The Free International University (Amsterdam) in which several first and second generation members participate, is a platform for a multinational exchange of ideas and research, dialogue between science, economy and creativity with individuals from al1 over the world.
In 1997, active members of F.I. U. (Amsterdam) Patrick Healy, Michael Rutkowsky, Babeth Mondini vanLoo, Gijs Frieling, Virgil Grotteldt, Hilarius Hofstede, Jacobus Kloppenburg inter al, discussed the need for a worldwide and multicultural art collection which would be owned by the entire world population, and which would enable us to overcome the barriers we have created through specialisation, and open up an understanding of what is common to our humanity as brotherhood, sisterhood, our human- kindness, our capacity to create.
We all agreed on the need for such a collection, but, as is so often the case, there was no finance to help realise the conception. Someone then suggested that the way to get this going was to ask artists for credit for this idea and to request donations.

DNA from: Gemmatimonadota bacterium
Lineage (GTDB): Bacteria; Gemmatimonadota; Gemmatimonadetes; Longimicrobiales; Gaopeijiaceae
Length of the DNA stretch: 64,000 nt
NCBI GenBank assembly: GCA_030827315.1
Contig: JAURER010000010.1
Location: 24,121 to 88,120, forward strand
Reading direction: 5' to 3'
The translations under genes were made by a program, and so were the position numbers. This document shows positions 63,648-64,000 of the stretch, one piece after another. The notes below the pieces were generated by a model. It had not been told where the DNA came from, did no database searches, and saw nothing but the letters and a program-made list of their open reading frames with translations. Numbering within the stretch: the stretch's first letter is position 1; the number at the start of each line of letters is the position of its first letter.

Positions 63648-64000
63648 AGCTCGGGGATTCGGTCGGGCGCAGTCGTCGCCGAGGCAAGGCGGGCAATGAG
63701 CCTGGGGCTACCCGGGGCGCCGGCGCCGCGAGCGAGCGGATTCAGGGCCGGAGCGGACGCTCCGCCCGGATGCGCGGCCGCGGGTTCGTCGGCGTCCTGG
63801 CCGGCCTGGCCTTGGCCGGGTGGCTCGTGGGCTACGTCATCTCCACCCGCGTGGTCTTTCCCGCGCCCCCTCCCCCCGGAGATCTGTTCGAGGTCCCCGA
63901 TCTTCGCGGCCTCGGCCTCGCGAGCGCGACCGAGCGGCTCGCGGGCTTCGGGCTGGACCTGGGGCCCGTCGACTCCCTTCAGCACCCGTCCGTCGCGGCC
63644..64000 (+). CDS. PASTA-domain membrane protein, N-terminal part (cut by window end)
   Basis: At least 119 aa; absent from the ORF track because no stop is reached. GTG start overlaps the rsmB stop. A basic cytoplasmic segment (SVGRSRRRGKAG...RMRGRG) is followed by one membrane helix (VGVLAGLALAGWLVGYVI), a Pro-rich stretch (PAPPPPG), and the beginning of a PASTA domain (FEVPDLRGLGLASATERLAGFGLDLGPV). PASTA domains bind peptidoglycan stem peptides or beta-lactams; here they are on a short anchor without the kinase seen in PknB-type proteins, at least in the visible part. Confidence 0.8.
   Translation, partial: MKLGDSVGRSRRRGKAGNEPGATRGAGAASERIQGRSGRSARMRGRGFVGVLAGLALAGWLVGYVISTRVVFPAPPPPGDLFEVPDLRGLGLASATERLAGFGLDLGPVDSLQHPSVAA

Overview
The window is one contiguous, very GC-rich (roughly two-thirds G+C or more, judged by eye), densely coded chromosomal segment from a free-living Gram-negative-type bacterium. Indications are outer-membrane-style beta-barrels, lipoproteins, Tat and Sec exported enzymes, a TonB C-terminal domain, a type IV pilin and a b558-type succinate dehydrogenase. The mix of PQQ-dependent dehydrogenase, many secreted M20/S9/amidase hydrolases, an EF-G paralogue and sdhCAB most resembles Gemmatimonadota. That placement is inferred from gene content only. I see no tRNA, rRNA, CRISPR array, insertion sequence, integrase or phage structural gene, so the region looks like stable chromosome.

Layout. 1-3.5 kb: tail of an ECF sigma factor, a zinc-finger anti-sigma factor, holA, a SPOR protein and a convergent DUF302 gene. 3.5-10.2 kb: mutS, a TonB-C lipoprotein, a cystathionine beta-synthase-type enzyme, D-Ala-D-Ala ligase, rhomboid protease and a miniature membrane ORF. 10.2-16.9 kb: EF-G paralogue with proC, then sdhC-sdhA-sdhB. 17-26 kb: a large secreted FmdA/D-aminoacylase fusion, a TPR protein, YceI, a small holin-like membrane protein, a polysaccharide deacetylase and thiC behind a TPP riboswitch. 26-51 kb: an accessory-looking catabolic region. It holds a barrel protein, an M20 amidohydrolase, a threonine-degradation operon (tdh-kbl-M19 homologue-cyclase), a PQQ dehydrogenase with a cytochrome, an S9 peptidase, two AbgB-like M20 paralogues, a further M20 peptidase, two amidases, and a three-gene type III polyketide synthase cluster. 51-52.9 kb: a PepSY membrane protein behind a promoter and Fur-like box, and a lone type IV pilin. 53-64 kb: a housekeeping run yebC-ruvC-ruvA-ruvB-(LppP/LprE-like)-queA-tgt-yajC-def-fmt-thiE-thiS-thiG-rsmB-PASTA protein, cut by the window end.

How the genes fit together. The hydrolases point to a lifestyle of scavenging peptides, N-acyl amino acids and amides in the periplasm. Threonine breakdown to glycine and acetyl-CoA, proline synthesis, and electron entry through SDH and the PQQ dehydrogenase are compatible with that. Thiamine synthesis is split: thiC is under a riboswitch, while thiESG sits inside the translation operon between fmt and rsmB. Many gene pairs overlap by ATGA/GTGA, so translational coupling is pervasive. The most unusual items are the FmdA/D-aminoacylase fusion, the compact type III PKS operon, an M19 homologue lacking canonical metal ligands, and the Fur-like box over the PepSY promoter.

Something unexpected happened Two of my children were playing on the ground, not far from where the discussion was taking place It didn’t occur to us that they were listening to this conversation, when suddenly they called out ‘can we give something ?’ We were surprised and charmed at the same time. Such an offer would dissolve the problem of the ‘founding stone’ in the collection, in the sense of significance and symbolic value We were being offered the future generation, not a name from the famous past, and to our astonishment, the children began to make a sculpture from things lying around the studio, which consisted of three elements. This was followed by donations from our other members, and in a matter of minutes, you might say the collection had been formed.